Posts Tagged ‘Elizabeth Powers’

Was Hölderlin nuts? The jury is out. Maybe.

Tuesday, September 11th, 2018
Share

He preoccupied interesting men.

One statement had been repeatedly spray-painted onto a turret in Tübingen, beginning way back in 1981, as an unusually bitter winter warmed into spring. Over the years, the words, in Swabian dialect and usually written in the old Sütterlin script, became a part of the tourist attraction, so no one scrubs off the paint anymore. “Der Hölderlin isch et verrückt gwae” translates roughly into “Hölderlin wasn’t nuts.”

The insanity of Friedrich Hölderlin (1770–1843), who died in obscurity but who has since become a towering presence in German poetry, had long been accepted—so the idea that he was in his right mind was still a minority opinion. But the cause found an unlikely champion in René Girard. He had never taken much of an interest in poetry, except for a short-lived interest in Saint-John Perse at the beginning of his career. He would finish his life with Hölderlin.

So begins the fourteenth chapter of Evolution of Desire: A Life of René GirardAnd my point was, well, René Girard really thought Hölderlin wasn’t nuts. But he wasn’t the only man to round out his life with the German poet. A fellow poet, Wilhelm Waiblinger, was another.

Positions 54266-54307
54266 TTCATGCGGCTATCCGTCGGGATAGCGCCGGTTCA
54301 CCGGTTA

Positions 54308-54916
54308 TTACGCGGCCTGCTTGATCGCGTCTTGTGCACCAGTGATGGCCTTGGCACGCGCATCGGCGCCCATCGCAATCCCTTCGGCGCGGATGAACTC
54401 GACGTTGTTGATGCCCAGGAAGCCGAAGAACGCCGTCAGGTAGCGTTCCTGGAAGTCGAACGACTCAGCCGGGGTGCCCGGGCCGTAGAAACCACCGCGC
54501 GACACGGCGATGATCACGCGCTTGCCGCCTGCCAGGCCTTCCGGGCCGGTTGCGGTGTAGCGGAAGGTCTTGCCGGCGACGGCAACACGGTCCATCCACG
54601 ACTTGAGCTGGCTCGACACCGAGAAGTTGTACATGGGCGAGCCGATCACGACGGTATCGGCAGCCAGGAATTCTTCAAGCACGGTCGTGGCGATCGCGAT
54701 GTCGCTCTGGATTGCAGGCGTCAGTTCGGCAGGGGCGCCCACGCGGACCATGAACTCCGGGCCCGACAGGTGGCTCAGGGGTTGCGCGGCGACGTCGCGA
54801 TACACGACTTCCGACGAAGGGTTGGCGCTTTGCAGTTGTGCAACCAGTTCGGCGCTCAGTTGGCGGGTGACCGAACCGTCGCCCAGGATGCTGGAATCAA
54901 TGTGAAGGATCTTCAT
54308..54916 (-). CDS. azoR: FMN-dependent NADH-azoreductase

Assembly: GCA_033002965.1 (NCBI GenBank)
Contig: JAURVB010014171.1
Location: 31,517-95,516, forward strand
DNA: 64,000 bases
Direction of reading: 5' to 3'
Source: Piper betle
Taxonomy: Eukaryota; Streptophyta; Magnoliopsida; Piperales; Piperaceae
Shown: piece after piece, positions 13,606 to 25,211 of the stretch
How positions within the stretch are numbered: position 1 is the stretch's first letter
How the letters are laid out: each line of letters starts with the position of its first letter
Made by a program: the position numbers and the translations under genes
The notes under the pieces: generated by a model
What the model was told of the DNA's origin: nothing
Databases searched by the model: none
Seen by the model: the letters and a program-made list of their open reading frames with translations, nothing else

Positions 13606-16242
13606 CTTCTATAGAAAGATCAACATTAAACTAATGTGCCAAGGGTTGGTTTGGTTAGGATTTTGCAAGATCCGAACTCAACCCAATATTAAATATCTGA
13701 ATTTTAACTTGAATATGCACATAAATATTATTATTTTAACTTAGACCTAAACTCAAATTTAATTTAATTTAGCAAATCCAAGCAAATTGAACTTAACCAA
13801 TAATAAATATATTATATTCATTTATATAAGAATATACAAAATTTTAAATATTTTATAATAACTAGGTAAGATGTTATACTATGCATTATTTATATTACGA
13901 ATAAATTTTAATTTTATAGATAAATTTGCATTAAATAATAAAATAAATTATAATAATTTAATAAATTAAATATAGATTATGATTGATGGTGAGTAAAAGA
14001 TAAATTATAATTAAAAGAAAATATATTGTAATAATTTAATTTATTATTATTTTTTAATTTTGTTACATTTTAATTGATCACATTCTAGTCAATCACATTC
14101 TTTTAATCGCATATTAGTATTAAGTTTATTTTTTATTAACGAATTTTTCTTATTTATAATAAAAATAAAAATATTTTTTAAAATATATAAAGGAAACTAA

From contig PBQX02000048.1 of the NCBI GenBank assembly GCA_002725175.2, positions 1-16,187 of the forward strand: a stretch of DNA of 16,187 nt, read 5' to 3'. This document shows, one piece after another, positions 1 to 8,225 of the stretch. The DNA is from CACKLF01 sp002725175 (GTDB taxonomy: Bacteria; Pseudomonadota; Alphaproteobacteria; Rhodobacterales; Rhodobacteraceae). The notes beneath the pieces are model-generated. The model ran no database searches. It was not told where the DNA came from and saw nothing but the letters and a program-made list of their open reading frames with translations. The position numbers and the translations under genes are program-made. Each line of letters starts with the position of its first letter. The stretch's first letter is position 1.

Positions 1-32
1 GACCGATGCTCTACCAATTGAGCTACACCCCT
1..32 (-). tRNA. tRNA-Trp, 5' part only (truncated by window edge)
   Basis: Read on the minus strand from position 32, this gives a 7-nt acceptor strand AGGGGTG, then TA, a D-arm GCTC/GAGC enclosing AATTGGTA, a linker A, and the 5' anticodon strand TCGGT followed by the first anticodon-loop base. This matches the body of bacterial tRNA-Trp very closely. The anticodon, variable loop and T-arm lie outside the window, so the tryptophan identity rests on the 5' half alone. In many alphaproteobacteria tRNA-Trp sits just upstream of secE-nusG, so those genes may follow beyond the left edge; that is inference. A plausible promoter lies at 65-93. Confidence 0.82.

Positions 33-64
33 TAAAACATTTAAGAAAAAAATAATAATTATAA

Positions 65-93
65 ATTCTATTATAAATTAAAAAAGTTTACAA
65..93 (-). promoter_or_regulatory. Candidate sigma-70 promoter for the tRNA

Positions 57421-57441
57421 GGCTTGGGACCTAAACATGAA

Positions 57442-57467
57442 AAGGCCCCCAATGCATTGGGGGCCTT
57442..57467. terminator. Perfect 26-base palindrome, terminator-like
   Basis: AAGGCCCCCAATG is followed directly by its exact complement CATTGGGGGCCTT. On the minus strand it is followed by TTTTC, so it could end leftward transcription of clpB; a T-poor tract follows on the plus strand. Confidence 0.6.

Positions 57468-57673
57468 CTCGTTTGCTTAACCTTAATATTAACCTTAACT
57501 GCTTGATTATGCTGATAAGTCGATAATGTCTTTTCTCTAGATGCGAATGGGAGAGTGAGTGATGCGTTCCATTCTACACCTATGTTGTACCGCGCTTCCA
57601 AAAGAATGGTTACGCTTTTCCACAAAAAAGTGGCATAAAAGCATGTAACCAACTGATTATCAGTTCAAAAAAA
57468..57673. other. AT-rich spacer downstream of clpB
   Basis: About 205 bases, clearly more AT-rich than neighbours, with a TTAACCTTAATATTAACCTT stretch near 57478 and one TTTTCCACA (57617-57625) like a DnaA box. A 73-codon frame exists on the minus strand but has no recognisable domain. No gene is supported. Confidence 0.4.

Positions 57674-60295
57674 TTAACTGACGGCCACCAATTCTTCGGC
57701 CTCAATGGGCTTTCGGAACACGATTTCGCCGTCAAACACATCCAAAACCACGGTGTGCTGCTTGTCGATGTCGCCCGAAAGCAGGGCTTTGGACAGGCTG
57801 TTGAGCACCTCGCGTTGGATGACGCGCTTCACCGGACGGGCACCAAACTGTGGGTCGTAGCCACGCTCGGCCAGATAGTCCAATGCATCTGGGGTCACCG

Waiblinger visited the older poet and wrote a record of his visits. Friedrich Hölderlin’s Life, Poetry and Madness has just been republished by Hesperus Press (translated by Will Stone) – the the third time the Waiblinger biography has been translated in recent years.

Elizabeth Powers writes about him in “When Winter Comes: A Poet’s Descent into a ‘Twilight Existence,'” in the August 21 Time Literary Supplement, where it shares a smashing double-page spread with Hans Christian Andersen and Sigrid Unset.

René Girard’s life story was long and unusually serene. The Waiblinger story, however, didn’t have a happy ending. Waiblinger’s misfortune and mishaps ended the life of “a man of considerable native refinement, unworldly sensibility, and an absolute lack of self-parody,” according to Powers.

She writes:

Like many German writers, Waiblinger was the son of a parson. By 1822, when he was eighteen, he too displayed considerable gifts in the Greek and Latin classics and began to study philosophy and theology at the same Tübingen seminary where Hölderlin had studied alongside Hegel and Schelling. Waiblinger was ambitious and not lacking in self-belief, but it was the age of Metternich, a quiet time for geniuses. He began to visit Hölderlin regularly, perhaps drawn by a perceived relationship between the genius and madness. (Hesse’s “In Pressel’s Garden House” of 1914 charmingly recreates one of their outings.) The visits ceased when Waiblinger was expelled from the seminary in 1826 for apparently reprehensible conduct. He departed for Rome where he wrote accounts of Italian sites and a novella called “The British in Rome”, as well as transcribing the notes he had made of his visits to Hölderlin. Having climbed Etna and contracted malaria in the Pontine marshes, he suffered a lung infection. Eight haemorrhages and fourteen bloodlettings later, Waiblinger died in Rome in 1830 at the age of twenty-six and was buried near Keats and Shelley in the Protestant Cemetery. Friedrich Hölderlins Leben, Dichtung und Wahnsinn was published a year later.

The link is here, but it’s behind a paywall. Enjoy the first one-and-a-half paragraphs, then look for the August 21 Times Literary Supplement, with Andersen and Unset thrown in for good measure.